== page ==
Every year hundreds of thousands of vulnerable and disadvantaged people in Australia visit community legal centres and other legal assistance services to seek free legal help for a variety of legal problems. As a result, as Professor Gillian Triggs, President of the Australian Human Rights Commission has observed, ‘in practice, it often falls to community legal centres and legal aid organisations to ensure that the rule of law has meaning for the disadvantaged’.1
Community legal centres (CLCs) are not-for-profit community organisations that provide free legal assistance to over 216,000 vulnerable and disadvantaged members of the community each year. CLCs provide people with legal assistance in areas of law including family violence, relationship breakdown and family law, debt, consumer problems, problems with Centrelink, tenancy disputes, and employment issues.
Community legal centres give meaning to access to justice, a key element of the rule of law, in a number of respects, including through provision of access to legal assistance as well as by working to address structural and systemic inequalities within the justice system.
While access to the justice system should not be dependent on the capacity of an individual to afford to pay for private legal representation, increasingly there are significant barriers to obtaining legal assistance in Australia. Combined with high levels of both met and unmet legal need,2 many vulnerable and disadvantaged members of our community must rely on one of the four publicly funded legal assistance providers in Australia—CLCs, Family Violence Prevention Legal Services, Aboriginal and Torres Strait Islander Legal Services, and Legal Aid Commissions.
Unfortunately, CLCs and other legal assistance providers are increasingly unable to meet this rising demand for assistance, which results for example in more than 160,000 people being turned away by CLCs each year. Further, rising demand for legal assistance is occurring against the backdrop of further reductions to government funding. For example, under the National Partnership Agreement for Legal Assistance, CLCs nationally are facing a 30% reduction in Commonwealth funding from 1 July 2017, with a reduction of $34.83 million over the period 2017-18 to 2019-2020.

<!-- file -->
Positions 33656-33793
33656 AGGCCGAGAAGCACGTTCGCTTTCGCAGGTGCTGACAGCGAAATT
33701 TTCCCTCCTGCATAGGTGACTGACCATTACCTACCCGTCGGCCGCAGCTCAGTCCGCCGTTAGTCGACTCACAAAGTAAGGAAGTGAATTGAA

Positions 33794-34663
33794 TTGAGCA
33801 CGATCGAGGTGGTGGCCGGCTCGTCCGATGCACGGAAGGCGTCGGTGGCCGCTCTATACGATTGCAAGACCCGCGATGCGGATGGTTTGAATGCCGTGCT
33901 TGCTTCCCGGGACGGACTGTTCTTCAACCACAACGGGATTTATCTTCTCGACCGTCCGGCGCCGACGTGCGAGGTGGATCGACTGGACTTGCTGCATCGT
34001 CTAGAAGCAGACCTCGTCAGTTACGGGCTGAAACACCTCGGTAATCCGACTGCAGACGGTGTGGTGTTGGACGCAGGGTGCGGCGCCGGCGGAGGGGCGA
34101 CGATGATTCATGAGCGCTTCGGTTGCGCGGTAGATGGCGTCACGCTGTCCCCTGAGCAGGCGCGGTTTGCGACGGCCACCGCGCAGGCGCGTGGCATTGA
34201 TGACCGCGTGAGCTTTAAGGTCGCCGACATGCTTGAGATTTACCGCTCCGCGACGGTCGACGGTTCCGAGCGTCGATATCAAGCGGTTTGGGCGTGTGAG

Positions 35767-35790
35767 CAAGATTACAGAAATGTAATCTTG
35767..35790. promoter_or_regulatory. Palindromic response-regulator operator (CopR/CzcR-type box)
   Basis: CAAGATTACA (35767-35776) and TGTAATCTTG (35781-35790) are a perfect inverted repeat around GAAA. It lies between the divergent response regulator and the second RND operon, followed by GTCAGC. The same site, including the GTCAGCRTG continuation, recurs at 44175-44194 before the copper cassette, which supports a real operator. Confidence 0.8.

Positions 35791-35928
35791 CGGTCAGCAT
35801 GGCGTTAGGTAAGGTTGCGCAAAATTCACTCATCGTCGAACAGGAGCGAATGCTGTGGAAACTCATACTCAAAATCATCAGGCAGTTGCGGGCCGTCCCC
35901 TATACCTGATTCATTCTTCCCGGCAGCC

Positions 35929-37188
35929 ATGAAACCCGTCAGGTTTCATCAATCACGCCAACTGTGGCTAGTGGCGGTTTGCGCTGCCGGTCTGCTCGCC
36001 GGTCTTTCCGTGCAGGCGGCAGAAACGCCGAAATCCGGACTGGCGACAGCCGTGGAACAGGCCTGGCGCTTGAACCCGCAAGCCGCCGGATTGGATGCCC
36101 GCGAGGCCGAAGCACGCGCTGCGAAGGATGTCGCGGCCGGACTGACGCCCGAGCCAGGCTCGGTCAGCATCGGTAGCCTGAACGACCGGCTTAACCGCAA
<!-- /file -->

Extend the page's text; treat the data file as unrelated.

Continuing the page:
This reduction and the ongoing funding challenges faced by the legal assistance sector mean that hundreds of thousands more people will miss out on the legal help they need and threatens access to justice and in turn, the rule of law itself.
Given the scale of the problem and the rising demand for legal help, reversal of the funding cliff is only part of the solution. There is also a need for increased investment in the legal assistance sector, as highlighted by the Productivity Commission in its 2014 Access to Justice Arrangements Inquiry and a longer-term vision for the sector.
In addition, these Commonwealth funding challenges are compounded by the inconsistent funding of legal assistance across Australia, which means that access to essential legal advice and assistance for vulnerable and disadvantaged people differs considerably, depending on where someone lives. This underscores the importance of Commonwealth leadership in developing a mechanism that ensures adequate investment by all levels of government in legal assistance.
We know that unresolved legal problems generate a range of flow-on effects and that access to legal help can prevent or reduce the escalation of legal problems for individuals.
We know that investment in legal assistance makes economic sense. For example, the Productivity Commission has noted, ‘legal assistance services can prevent or reduce the escalation of legal problems, which in turn can mean reduced costs to the justice system and lower costs to other taxpayer funded services (in areas such as health, housing and social security payments).’3
We also know that CLCs play a vital role in giving practical meaning to the rule of law through provision of legal assistance to individual clients, as well as broader early intervention, policy, advocacy and law reform work and community legal education.
What is less clear is what the future holds for the legal assistance sector, or how we ensure that vulnerable and disadvantaged people have access to legal assistance they need in the face of rising demand and ongoing reductions in funding. As a result, we must continue to work collaboratively across the legal assistance sector, the legal profession and with all levels of government to address this issue and to ensure that the rule of law continues to have meaning for all members of our society.
*Amanda Alford (BA (Hons), LLB (Hons), GDLP, LLM) is Director Policy and Advocacy at the National Association of Community Legal Centres.
1 Gillian Triggs, Access to Justice, Speech at Community Opening of the Legal Year, 1 February 2016, https://www.humanrights.gov.au/news/speeches/access-justice-0
2See, eg, Productivity Commission of Australia, Access to Justice Arrangements Inquiry Report No 72 (September 2014) 107 & Finding 2.1; ACOSS, Australian Community Sector Survey 2013: National Report, ACOSS Paper 202 (2013).
3Productivity Commission of Australia, Access to Justice Arrangements Inquiry Report No 72 (September 2014) 666.